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Browns coach Hue Jackson says it's too early for decisions at any position, QB included

Browns coach Hue Jackson says it's too early to make decisions concerning any position group — quarterback included — as Cleveland nears the end of its offseason workout program.

"Until we line up across from a guy and you need to defeat somebody with your hat and hands and do it when the other guy is trying to get around you and trying to go through you will you really know," said Jackson, who met with reporters Tuesday following the team's first mandatory veteran minicamp practice.

"There's a lot of guys who look good in shorts. So I don't want to heap praise on somebody and then everybody say, 'What happened to this guy.' I think that's unfair. I think what we need to do is really channel the expectation of every position."

And as the Browns ready themselves for a summer break before reporting back to Berea for training camp in July, Jackson said the purpose of minicamps and OTAs — which have been carried out in helmets and shorts — is to lay a foundation before "the real football starts getting played."

"That's when the pads come on, and that's a different game," he said, "and I think we all know and understand that."

Against that backdrop, Jackson — who was peppered with questions about the Browns' quarterback competition — reiterated the coaching staff won't name a starter anytime soon, a sentiment he's made clear throughout the course of offseason workouts.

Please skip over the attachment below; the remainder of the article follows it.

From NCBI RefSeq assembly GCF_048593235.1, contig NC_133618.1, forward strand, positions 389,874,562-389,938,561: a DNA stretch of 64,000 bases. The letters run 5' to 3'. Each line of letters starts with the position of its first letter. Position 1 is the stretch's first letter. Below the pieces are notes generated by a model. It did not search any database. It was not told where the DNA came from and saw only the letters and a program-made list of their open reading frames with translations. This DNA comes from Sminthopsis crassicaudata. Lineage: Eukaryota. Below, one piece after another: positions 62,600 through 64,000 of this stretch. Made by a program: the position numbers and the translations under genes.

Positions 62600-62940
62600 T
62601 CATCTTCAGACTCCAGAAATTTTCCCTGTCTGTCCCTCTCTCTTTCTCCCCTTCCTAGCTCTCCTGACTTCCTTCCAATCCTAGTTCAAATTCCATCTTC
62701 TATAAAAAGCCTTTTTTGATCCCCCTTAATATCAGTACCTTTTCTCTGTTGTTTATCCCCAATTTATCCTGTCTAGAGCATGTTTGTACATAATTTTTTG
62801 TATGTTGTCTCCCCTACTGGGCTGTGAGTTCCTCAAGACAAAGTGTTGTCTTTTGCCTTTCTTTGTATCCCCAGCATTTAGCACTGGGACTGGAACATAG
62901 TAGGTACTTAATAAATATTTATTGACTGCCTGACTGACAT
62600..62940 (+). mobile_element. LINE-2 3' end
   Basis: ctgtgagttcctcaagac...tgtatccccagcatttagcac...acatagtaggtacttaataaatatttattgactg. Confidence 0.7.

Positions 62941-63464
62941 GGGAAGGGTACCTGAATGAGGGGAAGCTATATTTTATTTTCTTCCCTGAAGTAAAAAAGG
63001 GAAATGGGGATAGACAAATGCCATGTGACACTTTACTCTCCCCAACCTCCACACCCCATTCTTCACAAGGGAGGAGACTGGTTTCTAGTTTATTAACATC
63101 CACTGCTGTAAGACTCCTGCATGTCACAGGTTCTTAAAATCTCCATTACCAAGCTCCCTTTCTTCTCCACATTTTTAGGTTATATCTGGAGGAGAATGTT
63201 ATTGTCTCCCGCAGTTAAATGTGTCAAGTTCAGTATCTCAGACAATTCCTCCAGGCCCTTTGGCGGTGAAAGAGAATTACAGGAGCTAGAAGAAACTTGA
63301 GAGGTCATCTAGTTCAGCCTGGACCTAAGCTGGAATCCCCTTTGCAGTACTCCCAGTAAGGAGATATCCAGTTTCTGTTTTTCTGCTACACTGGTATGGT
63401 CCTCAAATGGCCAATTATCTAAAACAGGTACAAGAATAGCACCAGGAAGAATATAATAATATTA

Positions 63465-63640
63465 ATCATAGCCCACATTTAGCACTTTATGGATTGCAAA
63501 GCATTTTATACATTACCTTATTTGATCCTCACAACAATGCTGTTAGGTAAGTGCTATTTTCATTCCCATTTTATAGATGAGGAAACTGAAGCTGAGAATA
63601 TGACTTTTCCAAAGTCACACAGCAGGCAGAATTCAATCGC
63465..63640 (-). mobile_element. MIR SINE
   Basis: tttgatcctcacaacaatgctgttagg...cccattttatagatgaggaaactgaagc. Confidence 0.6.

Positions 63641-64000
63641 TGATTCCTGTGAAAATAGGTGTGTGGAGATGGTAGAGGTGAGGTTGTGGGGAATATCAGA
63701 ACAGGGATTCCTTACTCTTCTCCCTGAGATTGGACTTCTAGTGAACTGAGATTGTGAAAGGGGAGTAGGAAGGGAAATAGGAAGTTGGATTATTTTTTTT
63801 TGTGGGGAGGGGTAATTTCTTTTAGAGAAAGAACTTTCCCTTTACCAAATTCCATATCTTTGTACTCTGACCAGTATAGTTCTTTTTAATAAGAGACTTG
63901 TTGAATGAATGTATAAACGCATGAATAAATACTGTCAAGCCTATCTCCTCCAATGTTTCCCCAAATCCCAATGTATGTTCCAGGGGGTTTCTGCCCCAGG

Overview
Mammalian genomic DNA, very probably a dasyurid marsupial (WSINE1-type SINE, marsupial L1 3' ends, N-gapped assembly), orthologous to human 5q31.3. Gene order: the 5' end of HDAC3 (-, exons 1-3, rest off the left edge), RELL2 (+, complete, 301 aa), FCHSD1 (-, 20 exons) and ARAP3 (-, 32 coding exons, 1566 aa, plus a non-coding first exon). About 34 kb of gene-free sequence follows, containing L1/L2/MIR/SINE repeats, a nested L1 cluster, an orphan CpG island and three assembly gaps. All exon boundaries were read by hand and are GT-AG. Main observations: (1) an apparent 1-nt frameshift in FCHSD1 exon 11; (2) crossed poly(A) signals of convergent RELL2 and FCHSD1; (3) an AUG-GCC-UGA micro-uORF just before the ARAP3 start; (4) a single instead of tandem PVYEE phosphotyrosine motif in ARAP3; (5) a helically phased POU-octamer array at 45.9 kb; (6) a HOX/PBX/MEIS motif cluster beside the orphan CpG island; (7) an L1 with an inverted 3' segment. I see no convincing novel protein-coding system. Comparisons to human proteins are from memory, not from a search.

"I think everyone here is waiting on Hue Jackson to say, 'This is the quarterback of our football team.' That's not going to happen. I already told you guys that. I feel very comfortable where our players are and what they're doing," he said.

"But I'm not in a rush, everybody else seems to be in a rush. I think I've been up here three or four times, and it always leads back to, 'are you going to make a decision about the quarterback?' I think it's way too soon. And it's not that I can't see enough, it's that I'm kind of old school. I know how I want this position to play for this organization and this city and this football team … there's just a certain feeling you get and you know."

The Browns took to the field for the first day of the mandatory veterans' minicamp.

Jackson said he's been encouraged by progress in the Browns' quarterback room, a group that includes Josh McCown, Robert Griffin III, Austin Davis, Connor Shaw and rookie signal-caller Cody Kessler, who met with the media Tuesday afternoon.

"We have an expectation for how that position should play, and I truly believe we'll get there," Jackson said. "But I think like anything it's still a work in progress and nobody needs to master the test right this second and I think we're getting there."

Of course, Jackson said, that goes for every position.

"Until we have an opportunity to watch these men under true duress — and under true duress as in until we get these guys in pads and we start going after it," he said.

"Because right now, this is truly just about learning the foundation, learning how to practice, learning how to prepare yourself and learning the processes of how to be a pro football player. After that, the real guys are going to start to separate themselves when we come back for training camp.

"Because that's when football starts to get played, when we put these pads on and start going after each other."

Until then, the Browns will keep laying the building blocks one position at a time.

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